Volume 2, Number 8 Copyright 1997 TGG October 8, 1997
You may redistribute this newsletter for noncommercial purposes. For commercial use contact firstname.lastname@example.org.
EDITOR: Jack Ganssle, email@example.com
- Editor's Notes
- Interesting Article and Catalog
- Embedded Systems Conference Notes
- Embedded Seminar in Irvine
- Thought for the Week
- About The Embedded Muse
I'm giving "The Best Ideas for Developing Better Firmware Faster" seminar in Irvine, California on November 13. I've presented this to quite a few people now - often in-house for individual companies - and the response has been fascinating. Schedules continue to be a source of concern (bitterness in many cases) for developers, as few companies seem to have mastered the arcane arts of estimation.
We're so wrapped up in getting a project out TODAY that we forget that the theme of our work must be to slowly, constantly, improve. Find small ways to do things better. Two fascinating resources are the Software Engineering Institute's Capability Maturity Model (CMM) of development, and Humphrey's book "A Discipline for Software Engineering" (ISBN 0-201-54610-8). The idea is to adopt smarter ways of working, rather than heroic ways.
My talk is more about immediately useful methods (mastering the CMM is like getting a karate black belt - it takes years... but it is profound nevertheless), but agree with the idea that "process" - how we do things - is generally flawed and needs a lot of rethinking.
So if you're interested in the southern California class, see the note later in this newsletter.
And, this talk of process led to my selection for this issue's "Thought for the Week". I hope it's not offensive to anyone, but I find it an amusing anecdote of how a small thoughtful change can have a huge impact.
"Dumb Mistakes" will resume shortly; I have more queued up from readers (all greatly appreciated, for sure).
Interesting Article and Catalog
If you have any interest in the history of electronics, by all means check out the September 15, 1997 issue of Electronic Engineering Times. The article by George Rostky that starts on page 20 covers the invention and development of the calculator. He goes all the way back to the abacus, and shows us how we got to the $3 disposable units we have today.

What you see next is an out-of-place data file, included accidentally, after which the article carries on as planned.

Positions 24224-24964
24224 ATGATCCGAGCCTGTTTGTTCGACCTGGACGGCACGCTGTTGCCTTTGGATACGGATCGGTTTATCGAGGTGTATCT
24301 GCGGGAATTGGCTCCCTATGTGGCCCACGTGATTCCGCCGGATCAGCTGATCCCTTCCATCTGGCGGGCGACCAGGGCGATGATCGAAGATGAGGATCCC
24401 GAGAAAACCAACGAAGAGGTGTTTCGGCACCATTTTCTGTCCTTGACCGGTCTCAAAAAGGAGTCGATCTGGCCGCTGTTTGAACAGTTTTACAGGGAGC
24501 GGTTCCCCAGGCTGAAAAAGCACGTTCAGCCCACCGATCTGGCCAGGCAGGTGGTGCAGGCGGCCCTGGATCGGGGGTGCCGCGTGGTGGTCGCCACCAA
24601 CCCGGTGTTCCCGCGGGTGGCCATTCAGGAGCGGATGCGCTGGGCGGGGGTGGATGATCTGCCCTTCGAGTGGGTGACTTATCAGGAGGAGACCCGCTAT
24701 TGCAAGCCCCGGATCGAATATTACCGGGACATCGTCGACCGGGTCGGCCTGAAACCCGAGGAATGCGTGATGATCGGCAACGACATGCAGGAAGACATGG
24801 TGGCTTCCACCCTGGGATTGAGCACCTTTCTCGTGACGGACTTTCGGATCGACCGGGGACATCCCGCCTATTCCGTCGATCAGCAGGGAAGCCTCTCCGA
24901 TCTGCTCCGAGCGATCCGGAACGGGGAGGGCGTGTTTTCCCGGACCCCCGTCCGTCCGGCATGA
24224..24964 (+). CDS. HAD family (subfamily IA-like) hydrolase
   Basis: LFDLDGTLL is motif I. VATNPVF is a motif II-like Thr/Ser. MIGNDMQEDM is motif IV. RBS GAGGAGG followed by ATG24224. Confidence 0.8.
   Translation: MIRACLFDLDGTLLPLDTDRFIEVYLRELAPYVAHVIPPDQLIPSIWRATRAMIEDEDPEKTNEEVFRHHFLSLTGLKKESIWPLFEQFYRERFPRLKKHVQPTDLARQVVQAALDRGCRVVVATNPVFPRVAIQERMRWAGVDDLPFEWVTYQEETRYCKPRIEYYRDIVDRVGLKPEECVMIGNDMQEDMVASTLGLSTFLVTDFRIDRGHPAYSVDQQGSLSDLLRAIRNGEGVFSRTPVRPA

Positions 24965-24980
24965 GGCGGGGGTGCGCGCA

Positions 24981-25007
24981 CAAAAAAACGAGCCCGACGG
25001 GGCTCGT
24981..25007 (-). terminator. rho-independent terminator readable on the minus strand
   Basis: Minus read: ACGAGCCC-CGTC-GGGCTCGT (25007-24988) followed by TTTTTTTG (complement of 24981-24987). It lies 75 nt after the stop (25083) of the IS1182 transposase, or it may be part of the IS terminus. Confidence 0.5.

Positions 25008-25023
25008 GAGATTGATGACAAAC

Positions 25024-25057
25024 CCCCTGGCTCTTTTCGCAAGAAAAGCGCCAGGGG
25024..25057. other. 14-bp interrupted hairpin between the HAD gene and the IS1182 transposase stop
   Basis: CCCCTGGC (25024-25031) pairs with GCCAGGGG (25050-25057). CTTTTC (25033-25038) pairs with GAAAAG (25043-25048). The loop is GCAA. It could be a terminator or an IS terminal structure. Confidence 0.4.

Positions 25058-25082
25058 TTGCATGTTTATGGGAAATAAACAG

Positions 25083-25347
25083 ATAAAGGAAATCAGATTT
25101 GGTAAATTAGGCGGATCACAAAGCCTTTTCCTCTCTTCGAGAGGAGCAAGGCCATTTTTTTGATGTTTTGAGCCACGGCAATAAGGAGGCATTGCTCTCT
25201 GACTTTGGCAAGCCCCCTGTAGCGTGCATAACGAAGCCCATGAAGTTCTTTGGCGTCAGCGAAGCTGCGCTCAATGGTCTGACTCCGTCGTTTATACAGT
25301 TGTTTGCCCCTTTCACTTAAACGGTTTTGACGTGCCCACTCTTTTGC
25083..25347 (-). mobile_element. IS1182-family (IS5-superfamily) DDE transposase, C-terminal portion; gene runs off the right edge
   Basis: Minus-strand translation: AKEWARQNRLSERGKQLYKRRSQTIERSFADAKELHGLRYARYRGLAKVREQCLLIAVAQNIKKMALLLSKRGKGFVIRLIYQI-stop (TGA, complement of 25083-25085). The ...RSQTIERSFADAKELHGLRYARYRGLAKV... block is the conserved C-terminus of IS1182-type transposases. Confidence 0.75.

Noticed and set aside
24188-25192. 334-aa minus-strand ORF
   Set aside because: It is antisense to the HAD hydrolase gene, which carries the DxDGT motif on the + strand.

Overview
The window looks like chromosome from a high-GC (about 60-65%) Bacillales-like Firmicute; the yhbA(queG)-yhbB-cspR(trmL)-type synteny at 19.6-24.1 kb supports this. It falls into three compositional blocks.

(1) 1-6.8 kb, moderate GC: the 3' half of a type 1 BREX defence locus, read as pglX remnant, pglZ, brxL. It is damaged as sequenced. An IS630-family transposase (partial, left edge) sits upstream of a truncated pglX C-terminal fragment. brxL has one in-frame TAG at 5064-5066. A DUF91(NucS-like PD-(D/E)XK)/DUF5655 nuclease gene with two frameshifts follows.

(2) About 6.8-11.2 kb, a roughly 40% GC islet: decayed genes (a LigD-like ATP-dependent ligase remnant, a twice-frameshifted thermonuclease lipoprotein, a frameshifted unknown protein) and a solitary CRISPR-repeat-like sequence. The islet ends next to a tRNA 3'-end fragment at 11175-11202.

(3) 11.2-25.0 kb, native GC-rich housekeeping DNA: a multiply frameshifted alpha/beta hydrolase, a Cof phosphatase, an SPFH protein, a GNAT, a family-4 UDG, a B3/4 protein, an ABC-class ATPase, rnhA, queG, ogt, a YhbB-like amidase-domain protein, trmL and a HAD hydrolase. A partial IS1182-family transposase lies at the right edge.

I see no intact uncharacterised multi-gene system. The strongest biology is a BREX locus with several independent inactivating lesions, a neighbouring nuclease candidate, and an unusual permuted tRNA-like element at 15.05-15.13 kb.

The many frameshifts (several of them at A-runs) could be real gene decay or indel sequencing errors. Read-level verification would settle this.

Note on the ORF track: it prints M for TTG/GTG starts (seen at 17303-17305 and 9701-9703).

I remember playing with the Friden 5 function units as a kid. These 50 pound monsters could do the basic four functions and square roots. Some calculations took many seconds, yet the unit was entirely electronic, even using a CRT for results. When these units became obsolete I disassembled one, amazed to find them devoid of ICs. Hundreds - maybe thousands - of transistors filled the unit. Truly a marvel of design.
I highly recommend the article.
On another front, I recently received a catalog from Tech America, a new name (to me) in the electronics biz. They sell all sorts of components, the things tinkerers dream of. JDR, Digikey, Jameco, and others sell components as well, but none have such a fun catalog. Each chip gets a quarter page of description, with pinout and functional info. On the embedded front, they do sell the Basic Stamp boards, a series of PIC-based products I hope to review at some point (summary of future article: very high fun factor).
Unhappily thereís no e-address listed. Via snail mail get them at PO Box 1981, Fort Worth, TX 76101-1981. Phone: 800-877-0072. The catalog carries a $3.95 price tag but I presume itís actually a freebie.
Embedded Systems Conference Notes
The San Jose Embedded Systems Conference last week blew my mind. Itís bigger than ever, and the glitter factor has gone off the scale. Not that many years ago there were just a handful of tabletop displays in a small San Francisco hotel. This year the show filled the San Jose convention center, with booths even stacked up in the atrium. Truly a remarkable affair.
My amateur assessment of the show is: Java, embedded Internet, 32 bits, and Windows CE. Last year these subjects were on display in a limited way; in 1997 they dominated the displays and the technical sessions. 8 and 16 bits seemed to be lost in the noise.